I just finished chapter one, and there was a pretty big change for me. I was like, ‘Hey, wait a minute. Where's that tram? What's going on here?’ Can players expect that kind of change all throughout the game, woven in as ‘Okay, these smaller narrative beats — not the big stuff, but the smaller stuff — may not be exactly as you remember?’
Ducharme: For sure. We did go for a structure that's a fully explorable ship. The way we transition from chapter to chapter used to be a tram, and it was literally cutting away. We don't want any camera cuts. If you die, yeah, we have to have a camera cut. But if you don't die, the camera is going to be seamless from start to finish.
And so, that was something that did require adjustments on our end. But we also looked at some of the missions, the chapters, especially the second portion of the game, where reception from players wasn't as good in general, because of specific points. And so we looked at those things as well to say, ‘Okay, well, with the new systems that we're putting in place, are there opportunities for us to change and improve those sections?’ So that's also something that we did that returning players will have the opportunity to experience something that's going to be a bit different.
You mentioned new systems. Obviously, gaming hardware has come a long way, PC hardware is just head and shoulders above where it used to be. This remake is one of the first big games from a third party publisher that is just being published on the newest consoles. Was that a decision you made straight away? Or was there ever a period where you were thinking ‘Maybe we can do the Xbox One, maybe we can do the PS4?’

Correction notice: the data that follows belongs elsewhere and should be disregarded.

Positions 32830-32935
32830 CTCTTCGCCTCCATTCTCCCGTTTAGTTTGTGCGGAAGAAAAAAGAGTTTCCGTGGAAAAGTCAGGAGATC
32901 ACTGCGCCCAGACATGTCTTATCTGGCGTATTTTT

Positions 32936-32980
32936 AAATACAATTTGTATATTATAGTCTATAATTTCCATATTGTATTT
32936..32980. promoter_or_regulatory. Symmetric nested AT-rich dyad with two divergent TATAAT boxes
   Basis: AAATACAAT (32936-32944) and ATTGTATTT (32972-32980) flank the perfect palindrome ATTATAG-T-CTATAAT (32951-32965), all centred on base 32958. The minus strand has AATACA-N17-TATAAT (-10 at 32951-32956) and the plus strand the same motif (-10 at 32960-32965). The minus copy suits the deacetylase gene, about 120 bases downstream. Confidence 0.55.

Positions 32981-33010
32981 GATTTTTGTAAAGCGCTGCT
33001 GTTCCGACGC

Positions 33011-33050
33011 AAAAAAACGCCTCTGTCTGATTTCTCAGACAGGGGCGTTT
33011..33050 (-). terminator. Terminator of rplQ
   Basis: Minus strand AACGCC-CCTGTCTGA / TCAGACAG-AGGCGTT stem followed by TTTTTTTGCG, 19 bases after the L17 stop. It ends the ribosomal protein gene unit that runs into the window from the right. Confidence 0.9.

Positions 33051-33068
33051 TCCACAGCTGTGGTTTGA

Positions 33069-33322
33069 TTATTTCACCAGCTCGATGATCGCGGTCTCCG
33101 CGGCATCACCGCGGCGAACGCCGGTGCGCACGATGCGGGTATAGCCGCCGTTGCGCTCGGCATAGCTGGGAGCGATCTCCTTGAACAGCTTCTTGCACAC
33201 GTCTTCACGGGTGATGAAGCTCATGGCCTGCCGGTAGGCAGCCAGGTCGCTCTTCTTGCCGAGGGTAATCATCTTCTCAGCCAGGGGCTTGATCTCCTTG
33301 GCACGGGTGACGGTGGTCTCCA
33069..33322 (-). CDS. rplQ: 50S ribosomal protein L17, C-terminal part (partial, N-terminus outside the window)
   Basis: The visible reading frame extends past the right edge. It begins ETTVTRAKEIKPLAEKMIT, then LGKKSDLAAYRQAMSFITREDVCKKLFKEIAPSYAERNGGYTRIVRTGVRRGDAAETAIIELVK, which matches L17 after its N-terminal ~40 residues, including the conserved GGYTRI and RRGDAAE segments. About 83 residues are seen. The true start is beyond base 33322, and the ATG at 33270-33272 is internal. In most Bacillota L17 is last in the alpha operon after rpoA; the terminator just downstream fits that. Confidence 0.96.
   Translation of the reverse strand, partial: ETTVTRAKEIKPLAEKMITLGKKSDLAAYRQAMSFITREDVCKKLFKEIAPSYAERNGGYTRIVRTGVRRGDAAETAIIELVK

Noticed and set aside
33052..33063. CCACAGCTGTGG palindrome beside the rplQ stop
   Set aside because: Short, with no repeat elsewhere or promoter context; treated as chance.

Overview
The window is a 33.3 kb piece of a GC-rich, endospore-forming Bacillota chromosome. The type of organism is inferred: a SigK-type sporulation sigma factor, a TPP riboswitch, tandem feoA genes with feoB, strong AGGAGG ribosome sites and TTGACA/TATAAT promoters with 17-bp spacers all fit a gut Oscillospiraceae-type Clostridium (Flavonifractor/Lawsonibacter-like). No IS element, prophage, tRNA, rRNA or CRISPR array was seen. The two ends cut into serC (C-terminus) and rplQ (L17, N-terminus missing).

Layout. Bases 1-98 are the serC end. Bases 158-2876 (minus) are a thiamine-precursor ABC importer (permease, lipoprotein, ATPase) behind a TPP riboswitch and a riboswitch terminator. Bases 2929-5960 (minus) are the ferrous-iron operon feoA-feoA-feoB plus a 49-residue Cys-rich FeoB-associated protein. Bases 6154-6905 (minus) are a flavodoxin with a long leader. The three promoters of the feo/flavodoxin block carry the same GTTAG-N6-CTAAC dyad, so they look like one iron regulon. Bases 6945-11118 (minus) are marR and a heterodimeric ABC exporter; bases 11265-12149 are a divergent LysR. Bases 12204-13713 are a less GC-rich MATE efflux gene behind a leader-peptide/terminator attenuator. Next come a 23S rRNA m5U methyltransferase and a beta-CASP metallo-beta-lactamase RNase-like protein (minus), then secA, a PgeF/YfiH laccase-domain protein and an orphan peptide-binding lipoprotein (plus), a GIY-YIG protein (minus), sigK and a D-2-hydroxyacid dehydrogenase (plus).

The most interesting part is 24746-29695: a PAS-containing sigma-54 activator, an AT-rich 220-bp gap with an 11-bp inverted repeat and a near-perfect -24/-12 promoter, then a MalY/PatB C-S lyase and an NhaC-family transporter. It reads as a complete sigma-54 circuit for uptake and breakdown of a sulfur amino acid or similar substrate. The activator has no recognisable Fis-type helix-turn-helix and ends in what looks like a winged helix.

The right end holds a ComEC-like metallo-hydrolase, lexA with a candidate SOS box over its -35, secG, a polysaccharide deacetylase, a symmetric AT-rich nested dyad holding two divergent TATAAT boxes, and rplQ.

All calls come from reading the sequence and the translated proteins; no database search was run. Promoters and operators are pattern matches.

Robillard: I think we discussed it, probably for five minutes. ‘Are we going to do PS4 and Xbox One?’ And we made a strong case right away to say we’re going to go with…well, current-gen now. I think the reasoning was, at least for me, everybody's got a very kind of nostalgic memory of Dead Space. And if you go and play it again, it's not exactly how you remember it. You fantasize. You romance it a bit.
If we're going to remake it, and we're going to bring this like, beloved experience back into players’ hands, we want to do it justice. Having to support cross-gen at this point would have meant we’d have serious compromises to do. You'd have to cater to the lesser powerful consoles, because you're not going to make two data sets. It's just not feasible. So we made the case to Samantha, our VP, and she said, ‘Go for it.’